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Thieves and Juicers

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The triumph of expedience over ethics may be the way of the world, but the A’s don’t have to contribute to the victory.


In 2005, I was studying for a brief period in France. As an American in a French academic institution, I was constantly challenged to defend many things American, including Lance Armstrong. The French held him to be emblematic of American chicanery. (The French should know; they practically invented la tromperie.) I usually rose to the bait.

"If Armstrong is a doper," I said at the time, "he must be the greatest doper of all time! He hasn't failed even one drug test!"

As we all know now, Monsieur Armstrong was, indeed, one the greatest dopers of all time. (The greatest doper is the one who is never caught, of course.) When the Armstrong scam finally ended, I felt foolish about my defense of the rat. (It is always excruciating having to admit the French are right...about anything.) I also felt very queasy at the thought of Armstrong's blatant, self-absorbed corruption.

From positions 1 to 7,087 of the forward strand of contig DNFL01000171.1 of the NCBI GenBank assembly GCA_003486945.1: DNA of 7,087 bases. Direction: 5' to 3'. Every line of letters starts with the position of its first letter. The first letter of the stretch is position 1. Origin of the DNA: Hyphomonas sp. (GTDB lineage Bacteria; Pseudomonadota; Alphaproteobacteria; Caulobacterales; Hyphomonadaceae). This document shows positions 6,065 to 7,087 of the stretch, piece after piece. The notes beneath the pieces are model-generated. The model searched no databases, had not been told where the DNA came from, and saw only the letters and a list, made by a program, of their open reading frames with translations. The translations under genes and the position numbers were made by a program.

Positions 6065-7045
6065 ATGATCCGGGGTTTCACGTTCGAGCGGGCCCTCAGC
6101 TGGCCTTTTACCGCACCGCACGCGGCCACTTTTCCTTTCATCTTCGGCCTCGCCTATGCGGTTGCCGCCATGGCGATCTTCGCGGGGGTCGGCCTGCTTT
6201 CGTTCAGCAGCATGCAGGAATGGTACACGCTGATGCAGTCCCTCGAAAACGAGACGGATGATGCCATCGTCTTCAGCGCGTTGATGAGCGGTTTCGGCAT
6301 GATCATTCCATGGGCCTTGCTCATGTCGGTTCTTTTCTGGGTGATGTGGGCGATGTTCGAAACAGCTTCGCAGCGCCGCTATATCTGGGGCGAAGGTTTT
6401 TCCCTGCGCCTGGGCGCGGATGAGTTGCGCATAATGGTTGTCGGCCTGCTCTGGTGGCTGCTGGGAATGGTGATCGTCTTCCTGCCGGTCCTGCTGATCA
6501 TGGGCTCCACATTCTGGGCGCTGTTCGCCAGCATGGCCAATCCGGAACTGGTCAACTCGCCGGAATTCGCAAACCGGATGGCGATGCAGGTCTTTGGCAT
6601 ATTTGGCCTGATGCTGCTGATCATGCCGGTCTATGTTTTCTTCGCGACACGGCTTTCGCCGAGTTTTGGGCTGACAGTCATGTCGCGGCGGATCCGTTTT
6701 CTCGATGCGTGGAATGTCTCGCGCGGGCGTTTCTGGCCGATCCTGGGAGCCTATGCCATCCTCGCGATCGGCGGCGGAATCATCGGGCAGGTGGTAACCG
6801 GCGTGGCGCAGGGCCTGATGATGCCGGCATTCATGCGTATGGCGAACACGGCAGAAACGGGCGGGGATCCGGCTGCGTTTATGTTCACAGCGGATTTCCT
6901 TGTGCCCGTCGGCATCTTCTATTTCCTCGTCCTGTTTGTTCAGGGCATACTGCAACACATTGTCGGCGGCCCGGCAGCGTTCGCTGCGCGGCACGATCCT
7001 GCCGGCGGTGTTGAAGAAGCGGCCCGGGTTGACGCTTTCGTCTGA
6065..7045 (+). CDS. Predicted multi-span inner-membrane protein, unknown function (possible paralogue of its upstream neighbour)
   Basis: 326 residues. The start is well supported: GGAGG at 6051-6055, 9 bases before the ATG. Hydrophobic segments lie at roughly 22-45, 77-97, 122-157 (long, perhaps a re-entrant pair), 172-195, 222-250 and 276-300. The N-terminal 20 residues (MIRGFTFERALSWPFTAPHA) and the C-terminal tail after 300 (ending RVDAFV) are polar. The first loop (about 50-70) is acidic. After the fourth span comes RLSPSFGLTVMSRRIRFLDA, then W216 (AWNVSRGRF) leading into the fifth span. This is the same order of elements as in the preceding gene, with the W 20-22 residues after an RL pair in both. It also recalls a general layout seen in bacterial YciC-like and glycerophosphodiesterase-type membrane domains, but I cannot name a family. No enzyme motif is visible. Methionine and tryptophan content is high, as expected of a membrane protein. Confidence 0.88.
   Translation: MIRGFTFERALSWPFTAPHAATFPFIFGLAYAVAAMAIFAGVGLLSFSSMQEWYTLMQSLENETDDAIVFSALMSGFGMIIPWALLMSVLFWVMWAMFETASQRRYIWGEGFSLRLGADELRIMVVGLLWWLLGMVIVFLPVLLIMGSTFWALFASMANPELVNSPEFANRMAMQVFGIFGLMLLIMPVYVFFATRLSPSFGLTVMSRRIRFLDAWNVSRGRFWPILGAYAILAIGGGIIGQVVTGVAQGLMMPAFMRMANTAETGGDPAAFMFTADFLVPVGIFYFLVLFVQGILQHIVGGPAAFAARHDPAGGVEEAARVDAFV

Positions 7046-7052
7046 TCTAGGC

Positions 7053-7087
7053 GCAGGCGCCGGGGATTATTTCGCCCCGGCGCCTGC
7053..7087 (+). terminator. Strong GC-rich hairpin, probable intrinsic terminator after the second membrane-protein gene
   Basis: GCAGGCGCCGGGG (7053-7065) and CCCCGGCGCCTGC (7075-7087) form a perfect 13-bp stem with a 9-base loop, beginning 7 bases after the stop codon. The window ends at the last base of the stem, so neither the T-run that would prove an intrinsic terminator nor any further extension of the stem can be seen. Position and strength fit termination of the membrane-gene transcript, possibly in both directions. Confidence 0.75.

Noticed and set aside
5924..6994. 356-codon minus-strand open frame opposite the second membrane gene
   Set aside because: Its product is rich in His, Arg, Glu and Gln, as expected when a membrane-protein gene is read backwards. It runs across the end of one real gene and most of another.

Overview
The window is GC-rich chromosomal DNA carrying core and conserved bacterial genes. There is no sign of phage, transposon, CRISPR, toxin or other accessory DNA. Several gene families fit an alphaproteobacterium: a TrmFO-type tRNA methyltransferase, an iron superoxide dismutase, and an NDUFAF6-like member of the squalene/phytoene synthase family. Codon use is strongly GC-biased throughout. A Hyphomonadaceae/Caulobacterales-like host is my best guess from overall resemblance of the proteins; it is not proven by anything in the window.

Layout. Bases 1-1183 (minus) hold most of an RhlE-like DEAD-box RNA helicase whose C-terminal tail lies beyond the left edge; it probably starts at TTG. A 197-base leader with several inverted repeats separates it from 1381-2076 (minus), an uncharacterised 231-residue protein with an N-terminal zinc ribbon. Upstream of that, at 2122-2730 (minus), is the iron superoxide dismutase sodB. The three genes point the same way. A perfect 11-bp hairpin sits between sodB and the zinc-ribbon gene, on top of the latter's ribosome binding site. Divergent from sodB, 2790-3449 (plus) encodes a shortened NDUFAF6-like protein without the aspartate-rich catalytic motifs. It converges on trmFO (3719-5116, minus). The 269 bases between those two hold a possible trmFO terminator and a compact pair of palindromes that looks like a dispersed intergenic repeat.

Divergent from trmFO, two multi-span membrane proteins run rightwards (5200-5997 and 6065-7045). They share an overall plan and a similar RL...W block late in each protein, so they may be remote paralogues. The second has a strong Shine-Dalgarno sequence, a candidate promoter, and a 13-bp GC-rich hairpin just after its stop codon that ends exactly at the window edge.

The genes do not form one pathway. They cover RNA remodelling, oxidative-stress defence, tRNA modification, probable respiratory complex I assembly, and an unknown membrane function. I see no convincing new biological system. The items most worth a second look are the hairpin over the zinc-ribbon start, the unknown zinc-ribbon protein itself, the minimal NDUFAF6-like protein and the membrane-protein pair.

Well, folks, I'm feeling nauseated again, this time by the news that MLB and the Player's Association has failed, once again, to invoke any meaningful penalty for juicing. I'll go even further: I feel as if Bartolo Colon, and the A's, got away with one, and I'm not pleased. This is not like some blown umpire's call that goes the A's way. This one is about bigger issues.

How are the A's winning while carrying as many bad hitters as they are? Colon is one reason, and that is a big source of conflict for me. Colon may be the A's best pitcher, but he is also a thief. And he's making off with more than just loot. By extending his career with banned substances, he is stealing from other players' careers.